Most of the time Americans see revolutionary activities in Central America and the Caribbean through a glass, darkly. But, just as we despair of understanding anything in the morass of movements, murders, motives, and misinformation, we get a flash of light, sometimes from the most unexpected of sources.
The Salvadorean guerrillas' clandestine ''Radio Venceremos'' offered one of those moments on March 13. This was the open acknowledgment that the five Salvadorean guerrilla groups in the Farabundo Marti National Liberation Front (FMLN) ''maintain and strengthen'' relations with Nicaragua, Cuba, and all other forces and governments interested in their cause and that the FMLN has used ''the entire Central American region and other countries'' as supply routes for arms. And to top it off, the guerrilla radio added, ''We are not naive and realize that we can not and should not fail to include our plans within the framework of a regional conflict.''
Now, that sounds like the US State Department talking, and analysts waited for a later ''Venceremos'' broadcast to accuse the CIA of polluting the airwaves with self-serving propaganda. But no retraction came. And why should one, except for purposes of continued deception, for the broadcast simply stated what many analysts have known all along from the flow of events.
It is not surprising that the US government is pleased with this guerrilla confirmation of the essence of its analysis, since many critics of US policy have devoted so much effort to belittling those who subscribe to the ''domino theory.''
The regional approach, which in its crudest form is called the domino theory, is no mad scheme of some Caligarian strategist, though one of its objectives is to box in the US - or, as the guerrilla broadcast called us, the ''kings of aggression, the enemies of humankind.'' Nor is the strategy a mere formula chanted by geostrategic simpletons, as many academics, churchmen, journalists, and others would have us believe.
The naive ones, as the broadcast states, are those who fail to recognize and act upon the frequent interrelationship of national and transnational revolution and to see that the latter is a rational and in some instances demonstrably effective political and military strategy. The guerrillas and their supporters would have been fools not to have adopted it.
The guerrillas know this best of all, for they were fools in the past and paid dearly for it. During the 1960s and early 1970s Latin American guerrillas were distinguished above all by their violence and seemingly insatiable appetite for devouring their natural Marxist-Leninist allies, their own children, and themselves. Fidel Castro, Che Guevara, and the French theorist Regis Debray were in the vanguard of this divisive strategy - in most instances, contrary to the recommendations of the Soviet Union. Even Castro now recognizes that that policy increased oppression and left thousands of guerrillas and others dead or in prison.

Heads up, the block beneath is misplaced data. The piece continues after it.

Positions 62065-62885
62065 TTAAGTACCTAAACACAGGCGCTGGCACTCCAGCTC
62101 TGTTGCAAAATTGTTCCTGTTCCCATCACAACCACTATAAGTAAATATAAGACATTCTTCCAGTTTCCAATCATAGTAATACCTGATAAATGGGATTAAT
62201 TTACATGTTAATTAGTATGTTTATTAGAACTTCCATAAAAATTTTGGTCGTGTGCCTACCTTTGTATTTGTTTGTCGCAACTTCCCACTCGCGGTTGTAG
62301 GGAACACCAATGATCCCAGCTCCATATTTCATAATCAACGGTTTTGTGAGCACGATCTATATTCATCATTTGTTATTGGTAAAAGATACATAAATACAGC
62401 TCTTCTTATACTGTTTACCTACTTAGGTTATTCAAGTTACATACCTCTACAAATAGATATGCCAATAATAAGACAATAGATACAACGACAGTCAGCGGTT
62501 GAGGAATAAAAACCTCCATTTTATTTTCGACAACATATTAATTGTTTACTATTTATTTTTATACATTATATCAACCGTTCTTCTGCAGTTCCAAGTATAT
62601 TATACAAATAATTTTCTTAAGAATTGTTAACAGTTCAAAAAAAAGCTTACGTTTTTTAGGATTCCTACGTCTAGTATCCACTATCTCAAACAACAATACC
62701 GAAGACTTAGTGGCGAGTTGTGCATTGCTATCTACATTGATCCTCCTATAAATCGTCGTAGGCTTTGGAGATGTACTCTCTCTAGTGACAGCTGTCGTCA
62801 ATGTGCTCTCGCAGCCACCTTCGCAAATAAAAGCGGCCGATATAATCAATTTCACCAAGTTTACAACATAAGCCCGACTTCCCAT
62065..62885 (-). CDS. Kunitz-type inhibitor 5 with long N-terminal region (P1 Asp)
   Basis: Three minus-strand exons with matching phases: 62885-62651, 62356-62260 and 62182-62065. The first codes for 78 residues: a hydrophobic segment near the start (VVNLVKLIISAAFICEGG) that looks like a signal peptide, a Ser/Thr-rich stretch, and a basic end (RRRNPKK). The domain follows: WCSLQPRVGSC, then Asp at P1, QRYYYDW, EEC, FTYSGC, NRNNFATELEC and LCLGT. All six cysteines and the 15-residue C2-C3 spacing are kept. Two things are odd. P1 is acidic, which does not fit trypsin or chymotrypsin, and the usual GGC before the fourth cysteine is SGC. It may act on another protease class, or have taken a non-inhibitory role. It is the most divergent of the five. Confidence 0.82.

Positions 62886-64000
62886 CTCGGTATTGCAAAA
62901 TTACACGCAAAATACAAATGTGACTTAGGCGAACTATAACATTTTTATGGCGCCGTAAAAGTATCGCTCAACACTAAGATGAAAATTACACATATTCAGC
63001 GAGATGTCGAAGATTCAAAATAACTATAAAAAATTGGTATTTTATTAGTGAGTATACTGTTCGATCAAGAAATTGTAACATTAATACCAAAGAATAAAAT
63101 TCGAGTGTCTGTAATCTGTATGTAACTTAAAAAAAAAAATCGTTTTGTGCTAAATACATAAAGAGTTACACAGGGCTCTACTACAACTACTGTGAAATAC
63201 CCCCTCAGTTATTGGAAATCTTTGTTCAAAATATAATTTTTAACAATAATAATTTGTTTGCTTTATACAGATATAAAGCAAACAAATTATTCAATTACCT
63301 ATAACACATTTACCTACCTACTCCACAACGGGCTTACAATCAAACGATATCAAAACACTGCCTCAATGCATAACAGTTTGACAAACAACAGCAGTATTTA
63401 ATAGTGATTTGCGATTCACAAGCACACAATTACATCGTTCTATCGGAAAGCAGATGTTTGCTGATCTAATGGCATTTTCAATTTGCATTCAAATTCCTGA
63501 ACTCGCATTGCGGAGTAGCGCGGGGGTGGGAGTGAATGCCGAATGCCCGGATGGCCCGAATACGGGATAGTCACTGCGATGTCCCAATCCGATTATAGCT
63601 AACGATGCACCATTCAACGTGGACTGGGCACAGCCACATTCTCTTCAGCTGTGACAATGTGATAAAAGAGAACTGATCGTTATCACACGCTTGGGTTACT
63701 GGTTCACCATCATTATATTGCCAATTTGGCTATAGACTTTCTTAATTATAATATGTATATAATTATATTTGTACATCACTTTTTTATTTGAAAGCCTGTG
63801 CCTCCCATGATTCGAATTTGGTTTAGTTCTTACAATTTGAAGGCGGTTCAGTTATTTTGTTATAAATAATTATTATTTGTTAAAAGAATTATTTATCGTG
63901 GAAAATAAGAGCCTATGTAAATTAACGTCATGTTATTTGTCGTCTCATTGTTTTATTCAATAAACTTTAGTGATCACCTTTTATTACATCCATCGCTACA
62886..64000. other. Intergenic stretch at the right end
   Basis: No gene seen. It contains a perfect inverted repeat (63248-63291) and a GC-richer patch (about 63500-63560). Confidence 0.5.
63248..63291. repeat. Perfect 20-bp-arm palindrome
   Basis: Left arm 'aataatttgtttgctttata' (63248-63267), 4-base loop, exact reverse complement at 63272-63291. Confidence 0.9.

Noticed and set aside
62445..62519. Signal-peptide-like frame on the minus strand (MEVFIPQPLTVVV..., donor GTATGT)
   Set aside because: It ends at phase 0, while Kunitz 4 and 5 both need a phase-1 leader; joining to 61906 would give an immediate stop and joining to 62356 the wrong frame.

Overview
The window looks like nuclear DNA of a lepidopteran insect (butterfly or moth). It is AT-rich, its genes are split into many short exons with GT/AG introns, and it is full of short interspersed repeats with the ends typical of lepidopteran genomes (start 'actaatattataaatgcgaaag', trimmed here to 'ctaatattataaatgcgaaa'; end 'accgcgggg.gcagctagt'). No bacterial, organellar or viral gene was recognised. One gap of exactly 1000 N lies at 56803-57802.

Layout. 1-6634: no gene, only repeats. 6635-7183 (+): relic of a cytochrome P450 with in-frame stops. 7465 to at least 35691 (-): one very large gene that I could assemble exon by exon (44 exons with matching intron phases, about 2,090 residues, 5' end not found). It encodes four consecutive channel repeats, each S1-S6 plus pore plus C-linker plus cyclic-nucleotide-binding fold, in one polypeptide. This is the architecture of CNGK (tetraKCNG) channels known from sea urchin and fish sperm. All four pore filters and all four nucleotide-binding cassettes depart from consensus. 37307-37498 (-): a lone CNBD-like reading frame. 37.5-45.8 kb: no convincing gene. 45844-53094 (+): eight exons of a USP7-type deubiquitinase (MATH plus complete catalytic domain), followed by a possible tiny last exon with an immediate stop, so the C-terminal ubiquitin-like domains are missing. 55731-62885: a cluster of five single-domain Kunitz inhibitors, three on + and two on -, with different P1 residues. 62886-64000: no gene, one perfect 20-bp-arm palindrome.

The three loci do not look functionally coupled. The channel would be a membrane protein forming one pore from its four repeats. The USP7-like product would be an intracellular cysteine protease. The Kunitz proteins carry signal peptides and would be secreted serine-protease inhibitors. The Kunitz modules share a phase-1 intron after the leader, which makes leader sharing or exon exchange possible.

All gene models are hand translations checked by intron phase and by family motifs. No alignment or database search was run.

Guevara's adventure in Bolivia in late 1966 and 1967 is a perfect example of the earlier ''Castroite'' approach. This involved trans-national cooperation, but only among those Castro then called ''true'' revolutionaries, those few ultraleftists in every country who agreed with him on every point of revolutionary strategy - and there weren't many in Bolivia.
So Guevara's guerrilla band was made up mainly of Cubans and ''Castroites'' from other countries who set out, in the words of Guevara's chief Cuban lieutenant, ''to make another Vietnam out of America, with its center in Bolivia.'' Since Guevara got little support from the pro-Soviet or pro-Chinese communist parties in Bolivia, or from other potential Marxist-Leninist allies in the country, it is hardly surprising that he spent all his time running friendless through the wilds until he was hunted down and killed.
Since the mid-1970s - after a decade of fruitful cooperation in Africa - Cuba and the Soviet Union again began looking seriously toward the Americas. But now Cuba refuses to give materiel support to the squabblers he nurtured 15 years ago - so long as they continue squabbling. US intelligence evidence demonstrates significant Cuban leadership in patching over differences among the important Marxist-Leninist groups in Nicaragua, El Salvador, and Guatemala. Once domestic unity is achieved, other conditions being favorable, some hardware follows. This is a logical step forward in Cuba's increasingly rational international revolutionary policy.
The irony is that recognition of the regional quality of revolutionary activities in Central America does not require support for current US policies there. But even a call for withdrawal or a negotiated settlement should be based on a realistic appraisal of what is happening rather than a knee-jerk rejection of a regional strategy which has some things in common with the simple game of dominoes.